Nigeria’s Bold Plan to Boost Oil Production by 2026

How the country aims to boost its economy and revenue with a 62.5% increase in oil and condensate output over the next five years

by Motoni Olodun

Nigeria, Africa’s largest oil producer and exporter, has announced an ambitious plan to increase its oil and condensate output to 2.6 million barrels per day (bpd) by 2026, up from the current level of around 1.6 million bpd. This would represent a 62.5% increase in production over the next five years and a significant boost to the country’s economy and revenue.

The plan was unveiled by the Nigerian Upstream Petroleum Regulatory Commission (NUPRC), the new agency responsible for regulating the upstream oil and gas sector in the country. The NUPRC said it would direct the development of oil assets to areas less prone to theft and vandalism, provide support for alternative crude oil evacuation routes, and reduce the cost of production to about $20 per barrel, down from the current range of $25 to $40.

The NUPRC also said it would provide incentives to oil producers, such as reducing the high signature bonuses required to secure exploration blocks and implementing an open access regime for upstream oil and gas pipelines and facilities. The commission said it had secured commitments from major oil companies, including TotalEnergies, Shell, and ExxonMobil, to invest $13.5 billion in the short term to boost production.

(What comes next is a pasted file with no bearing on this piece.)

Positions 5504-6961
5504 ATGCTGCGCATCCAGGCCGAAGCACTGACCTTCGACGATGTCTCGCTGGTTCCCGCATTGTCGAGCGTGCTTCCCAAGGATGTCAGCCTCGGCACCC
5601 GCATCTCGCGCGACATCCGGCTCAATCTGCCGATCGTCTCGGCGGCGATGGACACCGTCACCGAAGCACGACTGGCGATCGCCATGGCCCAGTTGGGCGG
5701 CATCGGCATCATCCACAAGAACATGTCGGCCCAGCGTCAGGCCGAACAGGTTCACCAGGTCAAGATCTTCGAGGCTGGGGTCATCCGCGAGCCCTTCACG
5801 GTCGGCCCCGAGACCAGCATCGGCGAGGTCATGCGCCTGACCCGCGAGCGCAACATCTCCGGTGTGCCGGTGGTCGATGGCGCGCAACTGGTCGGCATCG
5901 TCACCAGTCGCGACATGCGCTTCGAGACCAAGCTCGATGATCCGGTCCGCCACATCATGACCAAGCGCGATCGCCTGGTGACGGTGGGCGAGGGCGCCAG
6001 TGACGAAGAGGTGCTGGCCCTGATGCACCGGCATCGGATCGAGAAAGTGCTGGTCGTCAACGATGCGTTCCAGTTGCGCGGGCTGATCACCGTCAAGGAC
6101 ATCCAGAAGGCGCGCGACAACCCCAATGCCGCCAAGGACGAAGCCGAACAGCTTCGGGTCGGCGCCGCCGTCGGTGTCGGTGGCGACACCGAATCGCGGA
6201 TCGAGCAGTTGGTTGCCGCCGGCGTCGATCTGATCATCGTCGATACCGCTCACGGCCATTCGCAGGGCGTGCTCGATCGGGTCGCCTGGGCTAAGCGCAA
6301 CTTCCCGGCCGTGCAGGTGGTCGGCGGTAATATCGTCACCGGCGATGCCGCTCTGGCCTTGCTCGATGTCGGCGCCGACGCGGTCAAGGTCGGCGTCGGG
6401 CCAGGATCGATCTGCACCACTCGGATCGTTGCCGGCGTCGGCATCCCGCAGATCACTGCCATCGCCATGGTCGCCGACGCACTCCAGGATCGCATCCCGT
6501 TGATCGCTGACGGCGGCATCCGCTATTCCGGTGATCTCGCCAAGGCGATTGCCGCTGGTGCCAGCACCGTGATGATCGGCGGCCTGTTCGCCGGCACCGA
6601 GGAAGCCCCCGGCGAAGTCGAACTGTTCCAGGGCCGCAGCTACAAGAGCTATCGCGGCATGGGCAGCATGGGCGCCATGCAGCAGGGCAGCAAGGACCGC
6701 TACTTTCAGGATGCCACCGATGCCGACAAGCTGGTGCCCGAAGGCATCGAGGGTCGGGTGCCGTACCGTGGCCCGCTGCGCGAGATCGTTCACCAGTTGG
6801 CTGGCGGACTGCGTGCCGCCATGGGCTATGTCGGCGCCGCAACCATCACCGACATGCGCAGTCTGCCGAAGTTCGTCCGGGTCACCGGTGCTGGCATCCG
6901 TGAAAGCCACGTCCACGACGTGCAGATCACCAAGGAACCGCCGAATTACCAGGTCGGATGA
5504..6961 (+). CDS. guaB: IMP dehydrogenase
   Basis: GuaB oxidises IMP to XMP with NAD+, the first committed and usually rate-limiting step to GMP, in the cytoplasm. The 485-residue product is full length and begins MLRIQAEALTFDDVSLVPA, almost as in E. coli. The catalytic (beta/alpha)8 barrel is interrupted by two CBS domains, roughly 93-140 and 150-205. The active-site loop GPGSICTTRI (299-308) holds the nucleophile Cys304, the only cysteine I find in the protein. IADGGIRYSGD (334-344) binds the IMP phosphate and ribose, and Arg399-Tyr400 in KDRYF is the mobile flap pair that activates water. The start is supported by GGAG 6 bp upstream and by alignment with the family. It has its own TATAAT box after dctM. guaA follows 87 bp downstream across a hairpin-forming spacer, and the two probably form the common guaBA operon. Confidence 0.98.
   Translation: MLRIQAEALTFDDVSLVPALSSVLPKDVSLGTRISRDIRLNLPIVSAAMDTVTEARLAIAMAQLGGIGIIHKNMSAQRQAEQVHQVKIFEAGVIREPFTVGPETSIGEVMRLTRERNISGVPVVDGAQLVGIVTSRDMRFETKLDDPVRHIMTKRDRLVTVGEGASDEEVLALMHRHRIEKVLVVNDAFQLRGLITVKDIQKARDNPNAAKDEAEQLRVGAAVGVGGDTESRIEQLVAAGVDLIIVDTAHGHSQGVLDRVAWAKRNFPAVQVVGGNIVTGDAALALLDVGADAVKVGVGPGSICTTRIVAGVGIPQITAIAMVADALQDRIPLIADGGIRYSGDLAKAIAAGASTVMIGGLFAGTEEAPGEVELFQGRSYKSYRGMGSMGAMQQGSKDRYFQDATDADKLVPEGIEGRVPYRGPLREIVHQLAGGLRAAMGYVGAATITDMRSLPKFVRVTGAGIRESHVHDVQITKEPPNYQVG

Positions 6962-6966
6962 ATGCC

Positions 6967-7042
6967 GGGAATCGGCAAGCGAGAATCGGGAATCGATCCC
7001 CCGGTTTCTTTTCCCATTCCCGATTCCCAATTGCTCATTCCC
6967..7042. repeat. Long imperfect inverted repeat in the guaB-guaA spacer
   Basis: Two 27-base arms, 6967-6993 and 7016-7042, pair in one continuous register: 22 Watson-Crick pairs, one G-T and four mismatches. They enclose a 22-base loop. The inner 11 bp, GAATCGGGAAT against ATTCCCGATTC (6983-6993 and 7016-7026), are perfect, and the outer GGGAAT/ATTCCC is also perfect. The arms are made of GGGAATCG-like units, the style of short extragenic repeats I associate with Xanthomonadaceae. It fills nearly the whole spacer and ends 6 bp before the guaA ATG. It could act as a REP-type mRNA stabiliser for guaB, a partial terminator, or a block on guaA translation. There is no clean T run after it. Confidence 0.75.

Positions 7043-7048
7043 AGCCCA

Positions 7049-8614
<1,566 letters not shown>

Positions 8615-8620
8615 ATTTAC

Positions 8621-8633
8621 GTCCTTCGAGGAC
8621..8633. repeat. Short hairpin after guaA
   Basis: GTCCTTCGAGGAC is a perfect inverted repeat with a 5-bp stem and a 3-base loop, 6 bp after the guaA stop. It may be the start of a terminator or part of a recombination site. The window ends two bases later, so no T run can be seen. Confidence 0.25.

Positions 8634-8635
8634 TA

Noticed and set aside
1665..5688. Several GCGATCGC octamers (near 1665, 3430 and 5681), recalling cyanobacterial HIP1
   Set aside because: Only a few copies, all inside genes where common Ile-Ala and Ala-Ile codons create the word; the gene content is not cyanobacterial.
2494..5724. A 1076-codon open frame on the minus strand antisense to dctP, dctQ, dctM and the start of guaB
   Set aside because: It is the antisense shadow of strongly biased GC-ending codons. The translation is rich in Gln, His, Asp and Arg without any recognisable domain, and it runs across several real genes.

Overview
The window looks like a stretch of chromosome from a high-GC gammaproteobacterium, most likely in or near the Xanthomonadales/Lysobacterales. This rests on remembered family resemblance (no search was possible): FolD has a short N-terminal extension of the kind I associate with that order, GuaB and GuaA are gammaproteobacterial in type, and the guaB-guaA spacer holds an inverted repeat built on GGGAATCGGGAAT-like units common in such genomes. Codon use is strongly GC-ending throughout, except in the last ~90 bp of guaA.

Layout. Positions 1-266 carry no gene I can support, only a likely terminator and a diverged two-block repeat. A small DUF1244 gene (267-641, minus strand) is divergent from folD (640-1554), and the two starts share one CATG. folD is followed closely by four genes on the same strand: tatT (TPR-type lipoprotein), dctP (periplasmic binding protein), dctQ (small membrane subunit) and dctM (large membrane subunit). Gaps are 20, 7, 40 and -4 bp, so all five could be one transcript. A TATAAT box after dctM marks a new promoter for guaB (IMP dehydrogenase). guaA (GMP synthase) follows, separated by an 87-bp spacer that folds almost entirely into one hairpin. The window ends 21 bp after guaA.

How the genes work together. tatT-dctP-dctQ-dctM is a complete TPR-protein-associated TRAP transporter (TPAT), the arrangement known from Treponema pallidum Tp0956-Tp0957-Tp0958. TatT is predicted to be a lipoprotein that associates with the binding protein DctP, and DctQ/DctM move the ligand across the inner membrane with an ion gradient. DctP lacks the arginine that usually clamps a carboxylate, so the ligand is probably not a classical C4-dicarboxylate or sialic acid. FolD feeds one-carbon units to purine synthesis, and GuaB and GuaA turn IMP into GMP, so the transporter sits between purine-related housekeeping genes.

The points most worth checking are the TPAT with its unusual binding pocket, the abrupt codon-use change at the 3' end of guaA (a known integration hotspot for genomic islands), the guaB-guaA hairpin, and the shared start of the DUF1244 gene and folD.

The plan is part of President Bola Tinubu’s vision to transform Nigeria’s oil and gas industry, which has been plagued by challenges such as insecurity, underinvestment, regulatory uncertainty, and environmental degradation. Tinubu, who took office in 2023, has pledged to reform the sector and make it more competitive, transparent, and sustainable.

Nigeria’s oil production target is in line with the global trend of increasing demand for oil and gas, despite the growing shift to renewable energy sources. According to the International Energy Agency (IEA), global oil demand is expected to rise by 5.7 million bpd in 2022, reaching 100.6 million bpd, and surpassing the pre-pandemic level of 2019. The IEA also projects that oil demand will continue to grow until 2026, reaching 104.1 million bpd, driven by the recovery of the transport sector and the petrochemical industry.

However, Nigeria’s plan also faces some risks and uncertainties, such as the volatility of oil prices, the compliance with the OPEC+ production cuts, the impact of the COVID-19 pandemic, and the emergence of new variants of the virus. Moreover, Nigeria will have to compete with other oil-producing countries, such as Angola, Algeria, and Libya, for market share and investment.

Despite these challenges, Nigeria remains optimistic and confident that it can achieve its oil production goal by 2026, and position itself as a leading player in the global oil and gas industry. The NUPRC said it would work closely with all stakeholders, including the government, the oil companies, the host communities, and the civil society, to ensure the success of the plan and the benefits for the Nigerian people.

Source: The Guardian Nigeria

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